Breanne’s Story: Finding Hope in Accepting My New Normal

Breanne’s Story: Finding Hope in Accepting My New Normal
My life before diagnosis was pretty hectic. I was very active, volunteered at a local animal shelter, was involved in organizing an ultimate disc league, went back to school to complete my BSc degree, worked full time as a Radiation Therapist, and was a “mother” to two rescue dogs.
I began experiencing odd symptoms probably a year before diagnosis: loss of libido, irregular periods despite being on oral contraceptives and then no periods for eight months when I stopped taking them, sensitivity to bright lights, worsening headaches and migraines, hot flashes, and weight gain.
I mentioned the issues with periods to my family physician who ordered some blood work. The result: prolactin was elevated, so my physician ordered a brain MRI to see my pituitary gland.
I had my MRI on Friday November 27, 2015 at 10:00 am. 1 hour after returning to work that same day, I received a call to see my GP first thing Monday morning. And that’s where I received my diagnosis: pituitary macroadenoma.
My anxiety went through the roof at this point. I never wanted to be alone. I could not concentrate. I ended up going off work for almost a month, because I could not focus enough to be at work and care for my patients. Part of the issue was receiving this diagnosis and then not getting any information on what it meant. My GP didn’t have the answers and my consults with all the other doctors (ophthalmologist/surgeon/endocrinologist) did not occur until over a month later.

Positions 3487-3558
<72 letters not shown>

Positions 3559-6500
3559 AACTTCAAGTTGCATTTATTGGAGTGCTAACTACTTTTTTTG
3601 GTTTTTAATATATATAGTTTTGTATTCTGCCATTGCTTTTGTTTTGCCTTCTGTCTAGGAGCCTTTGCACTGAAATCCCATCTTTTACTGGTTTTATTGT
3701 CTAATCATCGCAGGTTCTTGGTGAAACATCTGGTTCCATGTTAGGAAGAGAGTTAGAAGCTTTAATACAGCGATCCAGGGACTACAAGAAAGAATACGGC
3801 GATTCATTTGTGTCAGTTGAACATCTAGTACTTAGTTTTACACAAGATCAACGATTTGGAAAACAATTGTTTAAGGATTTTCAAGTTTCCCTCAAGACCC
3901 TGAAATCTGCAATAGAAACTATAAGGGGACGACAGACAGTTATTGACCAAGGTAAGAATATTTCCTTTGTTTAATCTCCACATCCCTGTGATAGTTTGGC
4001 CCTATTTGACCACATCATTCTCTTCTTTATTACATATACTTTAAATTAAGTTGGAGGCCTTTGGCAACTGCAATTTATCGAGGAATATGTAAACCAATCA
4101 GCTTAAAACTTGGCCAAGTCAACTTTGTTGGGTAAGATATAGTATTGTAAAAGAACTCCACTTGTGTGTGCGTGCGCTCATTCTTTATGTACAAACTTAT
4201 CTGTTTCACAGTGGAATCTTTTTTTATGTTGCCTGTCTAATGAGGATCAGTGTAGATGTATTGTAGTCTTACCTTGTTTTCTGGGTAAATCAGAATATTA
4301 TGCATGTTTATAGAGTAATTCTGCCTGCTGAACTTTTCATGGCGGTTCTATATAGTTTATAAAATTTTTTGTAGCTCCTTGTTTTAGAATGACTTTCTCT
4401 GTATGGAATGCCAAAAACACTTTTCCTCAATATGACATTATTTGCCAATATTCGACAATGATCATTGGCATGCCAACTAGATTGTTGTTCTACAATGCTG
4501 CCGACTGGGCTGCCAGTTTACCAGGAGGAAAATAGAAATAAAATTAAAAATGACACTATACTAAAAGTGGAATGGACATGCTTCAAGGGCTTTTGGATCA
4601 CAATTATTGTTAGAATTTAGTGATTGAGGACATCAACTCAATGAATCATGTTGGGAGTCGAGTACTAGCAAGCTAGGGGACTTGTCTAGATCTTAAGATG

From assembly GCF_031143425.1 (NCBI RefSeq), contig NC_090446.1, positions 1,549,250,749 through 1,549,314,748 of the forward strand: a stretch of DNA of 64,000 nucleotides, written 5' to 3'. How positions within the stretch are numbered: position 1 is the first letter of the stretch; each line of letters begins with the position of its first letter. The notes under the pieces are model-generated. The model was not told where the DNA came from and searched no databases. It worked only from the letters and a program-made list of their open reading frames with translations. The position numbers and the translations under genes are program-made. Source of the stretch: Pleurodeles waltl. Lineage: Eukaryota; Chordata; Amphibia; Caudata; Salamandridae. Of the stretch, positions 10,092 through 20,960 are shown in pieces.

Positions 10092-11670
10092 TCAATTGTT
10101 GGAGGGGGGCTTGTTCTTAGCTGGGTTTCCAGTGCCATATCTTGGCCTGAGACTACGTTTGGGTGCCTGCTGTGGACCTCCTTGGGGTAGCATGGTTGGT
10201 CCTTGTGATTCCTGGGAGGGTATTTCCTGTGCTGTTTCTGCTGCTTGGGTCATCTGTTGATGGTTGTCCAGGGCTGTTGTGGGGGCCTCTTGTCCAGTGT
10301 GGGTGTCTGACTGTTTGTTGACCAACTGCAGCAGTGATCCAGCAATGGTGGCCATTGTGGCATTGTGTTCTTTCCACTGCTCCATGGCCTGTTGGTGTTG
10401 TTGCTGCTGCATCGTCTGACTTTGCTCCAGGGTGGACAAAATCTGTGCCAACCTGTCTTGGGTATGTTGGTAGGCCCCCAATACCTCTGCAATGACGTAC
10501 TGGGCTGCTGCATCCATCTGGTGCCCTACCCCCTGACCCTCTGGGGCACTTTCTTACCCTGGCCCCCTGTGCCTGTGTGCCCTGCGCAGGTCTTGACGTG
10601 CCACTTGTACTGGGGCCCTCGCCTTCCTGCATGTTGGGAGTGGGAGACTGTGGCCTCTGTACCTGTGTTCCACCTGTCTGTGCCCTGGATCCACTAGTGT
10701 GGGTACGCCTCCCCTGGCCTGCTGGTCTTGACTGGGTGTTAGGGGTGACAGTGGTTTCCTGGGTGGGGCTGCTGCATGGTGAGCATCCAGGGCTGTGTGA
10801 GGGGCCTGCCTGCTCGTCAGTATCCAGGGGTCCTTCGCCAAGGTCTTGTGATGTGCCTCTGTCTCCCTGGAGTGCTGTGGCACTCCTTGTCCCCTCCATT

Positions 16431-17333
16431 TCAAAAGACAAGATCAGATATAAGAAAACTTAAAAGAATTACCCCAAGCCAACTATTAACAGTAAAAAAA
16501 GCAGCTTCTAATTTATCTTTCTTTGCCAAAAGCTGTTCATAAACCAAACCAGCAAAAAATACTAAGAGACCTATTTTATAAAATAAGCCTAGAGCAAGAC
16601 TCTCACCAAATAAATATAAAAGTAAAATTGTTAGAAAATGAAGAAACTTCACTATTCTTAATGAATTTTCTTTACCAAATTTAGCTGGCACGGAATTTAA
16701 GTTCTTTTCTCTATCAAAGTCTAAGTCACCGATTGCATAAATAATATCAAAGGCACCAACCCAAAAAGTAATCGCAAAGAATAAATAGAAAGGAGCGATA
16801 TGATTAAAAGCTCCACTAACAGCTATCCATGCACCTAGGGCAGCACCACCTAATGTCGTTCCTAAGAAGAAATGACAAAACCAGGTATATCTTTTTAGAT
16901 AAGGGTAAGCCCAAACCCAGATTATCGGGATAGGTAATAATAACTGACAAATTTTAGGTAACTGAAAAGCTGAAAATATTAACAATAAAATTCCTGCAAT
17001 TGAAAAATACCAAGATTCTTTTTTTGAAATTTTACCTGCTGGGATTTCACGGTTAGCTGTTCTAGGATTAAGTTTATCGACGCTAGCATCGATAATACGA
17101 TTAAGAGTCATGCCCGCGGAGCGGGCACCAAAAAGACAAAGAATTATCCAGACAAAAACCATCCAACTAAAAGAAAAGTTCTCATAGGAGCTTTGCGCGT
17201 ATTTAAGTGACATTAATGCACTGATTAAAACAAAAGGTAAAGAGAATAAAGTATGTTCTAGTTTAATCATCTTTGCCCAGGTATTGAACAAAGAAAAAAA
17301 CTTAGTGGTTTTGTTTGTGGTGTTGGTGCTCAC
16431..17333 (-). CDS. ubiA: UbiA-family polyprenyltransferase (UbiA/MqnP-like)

I did not tell a lot of people right away. It was something I needed to deal with without constantly being asked how I was doing. After a while though, I became tired of not talking about it/feeling like I needed to hide this significant thing that had happened to me. I also wanted to be the one who shared my story.
I started writing a blog. I used this medium to share my journey, to educate people on my type of tumour and the treatments I needed to undergo. I also used it as a form of therapy. Writing down my thoughts and experiences helped me to make sense of everything in my head.
It was believed that my tumour was not actually producing prolactin but, rather, the pressure of the tumour on the pituitary stalk was resulting in the slightly elevated prolactin levels. My tumour had also grown a significant amount in two years (I had had another brain MRI in 2013 for other issues that had come back normal). Due to this, medication was not used for my treatment and I was scheduled for surgery at the end of March, 2016.
I ended up with some side-effects following surgery, but none of the ones I had been told to expect. Other than some sinus pressure, I did not really have any pain or headaches. I was lucky to not experience a CSF leak. My side effects were more related to rebalancing hormones and medication. I had extreme mood swings, I did not sleep for more than a couple hours at a time for months (unfortunate reaction to being prescribed my steroid incorrectly and not catching this for at least two weeks post-surgery), and I had awful gastritis and esophagitis (also related to my steroid) which resulted in a weight loss of more than 20 lbs. I developed panic disorder. Every single time I had a panic attack I thought I was dying or going crazy.